Rites of Passage that We Forget to Celebrate

Rites of Passage that We Forget to Celebrate April 2, 2015

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From the moment we enter this world and take air into our lungs, we experience our first rite of passage – birth.  In fact, life is basically a series of rites of passage.  If our life was a roadmap, they would be the mile markers.  We take pride in them.  We celebrate them.  We sometimes even define ourselves by them.  I’ve always classified my own rites of passage as mainly high points of change or moments of achievement, but when I looked up the definition, I was surprised by what I learned.

A rite of passage is defined as “a ritual associated with a crisis or a change of status (as marriage, illness, or death) for an individual” according to Merriam-Webster.com online dictionary.

Crisis? Change? Those are hard! Right?

Well, yeah.

When I really think about all the times of crisis or change in my life, I realize that they were certainly rites of passage, and they substantially impacted my life. It’s easy to celebrate the “good” rites of passage like birthdays, winning games, graduations, and weddings.  We just get together and throw a party with food, fun, and sometimes an exchange of gifts.  But honestly, should we start celebrating times of crisis?

 

Yes, we should, and here’s why:

“Dear brothers and sisters, when troubles of any kind come your way, consider it an opportunity for great joy. For you know that when your faith is tested, your endurance has a chance to grow. So let it grow, for when your endurance is fully developed, you will be perfect and complete, needing nothing.

James 1:2-4 (NLT)

 

Great joy in times of trouble?  Um, that’s hard.

 

It’s hard to find joy in the tough moments of our lives.  When we are hurting, disappointed, or feeling like a failure, we are not exactly jumping up and down with sheer delight.  I don’t know about you, but in hard times, I find myself praying to God that He would remove the hardship.  My initial reaction is usually frustration.  I become so consumed by my own feelings that I often fail to see the bigger picture…you know, the one that God’s ALWAYS sees.

 

When I think about my childhood, some of my favorite memories involve the “happy” rites of passage.  The big birthday bashes that my mom threw for me, my first dance recital, my baptism at age 12, my first job at the Hawaiian ice place, my first date, graduating, and my first day of college are some of my favorites.  It’s fun to recall the happy moments.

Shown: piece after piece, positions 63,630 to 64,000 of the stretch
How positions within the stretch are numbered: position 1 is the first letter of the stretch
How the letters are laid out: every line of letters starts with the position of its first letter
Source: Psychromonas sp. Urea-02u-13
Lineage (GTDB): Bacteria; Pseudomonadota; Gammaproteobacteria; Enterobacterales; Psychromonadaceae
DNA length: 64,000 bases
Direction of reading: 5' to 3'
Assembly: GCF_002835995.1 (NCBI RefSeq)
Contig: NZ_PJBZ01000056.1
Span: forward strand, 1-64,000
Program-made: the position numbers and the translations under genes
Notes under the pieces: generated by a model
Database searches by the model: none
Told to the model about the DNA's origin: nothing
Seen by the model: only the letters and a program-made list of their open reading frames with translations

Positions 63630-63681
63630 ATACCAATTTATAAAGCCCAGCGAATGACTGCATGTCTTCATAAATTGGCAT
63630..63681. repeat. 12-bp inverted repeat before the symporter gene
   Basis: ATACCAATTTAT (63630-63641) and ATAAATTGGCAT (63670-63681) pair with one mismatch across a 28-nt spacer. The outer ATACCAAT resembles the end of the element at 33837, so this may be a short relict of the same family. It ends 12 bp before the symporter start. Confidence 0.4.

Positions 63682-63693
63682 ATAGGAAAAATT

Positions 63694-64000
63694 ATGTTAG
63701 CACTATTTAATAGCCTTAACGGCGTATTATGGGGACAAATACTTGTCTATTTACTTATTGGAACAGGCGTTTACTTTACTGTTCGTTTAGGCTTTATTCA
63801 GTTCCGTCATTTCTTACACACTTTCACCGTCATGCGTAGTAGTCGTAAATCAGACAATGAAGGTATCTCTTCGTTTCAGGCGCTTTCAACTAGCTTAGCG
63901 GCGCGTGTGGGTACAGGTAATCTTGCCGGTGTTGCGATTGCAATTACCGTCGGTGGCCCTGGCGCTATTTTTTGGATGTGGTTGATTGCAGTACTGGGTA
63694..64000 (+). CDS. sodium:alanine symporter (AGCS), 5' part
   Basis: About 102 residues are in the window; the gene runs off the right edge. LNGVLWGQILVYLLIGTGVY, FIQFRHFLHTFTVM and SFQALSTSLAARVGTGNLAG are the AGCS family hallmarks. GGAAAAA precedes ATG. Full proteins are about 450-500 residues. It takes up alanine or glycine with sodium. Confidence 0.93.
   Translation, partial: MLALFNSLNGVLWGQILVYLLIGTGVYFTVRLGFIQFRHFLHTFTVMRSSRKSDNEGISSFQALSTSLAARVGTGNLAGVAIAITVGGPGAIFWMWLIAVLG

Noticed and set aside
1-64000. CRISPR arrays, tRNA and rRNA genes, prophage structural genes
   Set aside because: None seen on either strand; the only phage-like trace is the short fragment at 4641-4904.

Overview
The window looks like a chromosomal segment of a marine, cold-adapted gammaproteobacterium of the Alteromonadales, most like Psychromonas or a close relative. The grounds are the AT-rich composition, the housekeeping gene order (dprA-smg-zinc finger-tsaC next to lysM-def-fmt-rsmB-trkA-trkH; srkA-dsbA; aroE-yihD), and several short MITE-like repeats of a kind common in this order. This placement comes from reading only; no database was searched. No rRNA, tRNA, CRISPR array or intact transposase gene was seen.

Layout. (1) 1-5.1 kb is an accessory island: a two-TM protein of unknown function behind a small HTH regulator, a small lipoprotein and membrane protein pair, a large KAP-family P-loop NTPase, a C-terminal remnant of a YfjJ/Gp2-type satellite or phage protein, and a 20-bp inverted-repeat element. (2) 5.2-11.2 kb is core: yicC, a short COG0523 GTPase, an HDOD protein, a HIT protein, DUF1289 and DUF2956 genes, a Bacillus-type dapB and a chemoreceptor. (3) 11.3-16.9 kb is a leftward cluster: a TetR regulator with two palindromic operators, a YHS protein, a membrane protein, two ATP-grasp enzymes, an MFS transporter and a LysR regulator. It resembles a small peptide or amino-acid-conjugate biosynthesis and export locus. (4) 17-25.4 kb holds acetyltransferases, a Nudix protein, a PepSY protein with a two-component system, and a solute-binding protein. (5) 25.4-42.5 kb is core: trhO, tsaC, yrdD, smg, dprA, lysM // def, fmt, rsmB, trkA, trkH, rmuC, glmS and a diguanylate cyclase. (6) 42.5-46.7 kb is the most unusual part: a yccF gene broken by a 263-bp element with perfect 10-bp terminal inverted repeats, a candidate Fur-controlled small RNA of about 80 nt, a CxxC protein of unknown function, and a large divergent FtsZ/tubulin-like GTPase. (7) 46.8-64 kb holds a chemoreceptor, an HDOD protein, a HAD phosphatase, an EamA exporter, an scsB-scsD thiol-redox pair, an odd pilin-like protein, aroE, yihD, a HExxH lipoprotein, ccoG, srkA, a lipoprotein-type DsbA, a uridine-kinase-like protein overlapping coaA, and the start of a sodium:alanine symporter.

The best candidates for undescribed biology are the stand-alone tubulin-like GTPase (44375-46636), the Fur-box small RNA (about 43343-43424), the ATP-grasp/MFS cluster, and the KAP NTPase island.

I remember the less desirable rites of passage too.  I won’t forget breaking a bone for the first time when I was in middle school.  I landed on my hand wrong while attempting to do a back handspring.  I remember not making the middle school cheerleading team my sixth grade year, after all those hours of gymnastics lessons.  I will never forget being in the hospital room with all of my mom’s side of the family and seeing my aunt and uncle crying hysterically while holding my 18 year-old cousin who passed away in a tragic accident.  I had never experienced that kind of loss before.  It opened my eyes to the frailty of life.  I definitely grew up a little that day.

 

Moments of crisis have the power to change us for the better, yet we often reject the change.  We don’t feel like finding joy in the pain, and we certainly don’t want to throw a party.  So, why do we have to walk through these yucky rites of passage?  WE MUST GROW, and we have the most growth through trying times, if we allow it.  THAT is worth celebrating…but not the same way we do when things are “good”.

Many of us are experienced participators in the rituals of crisis celebration, but we may not even realize it.  Here are a few ways we “celebrate” times of crisis:

1.  When we don’t get picked, we keep on trying until we do.

2.  When we get injured, we take advantage of our immobility and use that time to slow down and get to know our loved ones better.

3. When we experience a loss, we draw close to our friends and family and celebrate our loved one’s life by sharing our fond memories of him/her.

4.  When we lose a job, we utilize our time at home to hone our skill, learn a new skill, or pursue a new opportunity.

 

Again, these are just a few, but regardless of the circumstance, we can find joy in it through persevering and using it for good.  These kind of rites of passage pack a punch but can make us stronger as long as we get back up on our feet.  It is a “passage” after all.  We are not meant to live in a state of crisis.  God allows us to experience hardship to make us better.  We must remember that walking through these tough rites of passage is the ONLY way we can become “complete” and “needing nothing” (James 1:4).  There is great purpose in the pain…we are learning and growing.  It never feels good at the time, but growth IS good.  Let’s embrace ALL rites of passages as the gifts that they truly are and the role they play in growing us to the complete person that God created us to be.

For more on finding joy during the tough seasons of life, please check out “Things to Remember When Life Hurts”, by clicking here.

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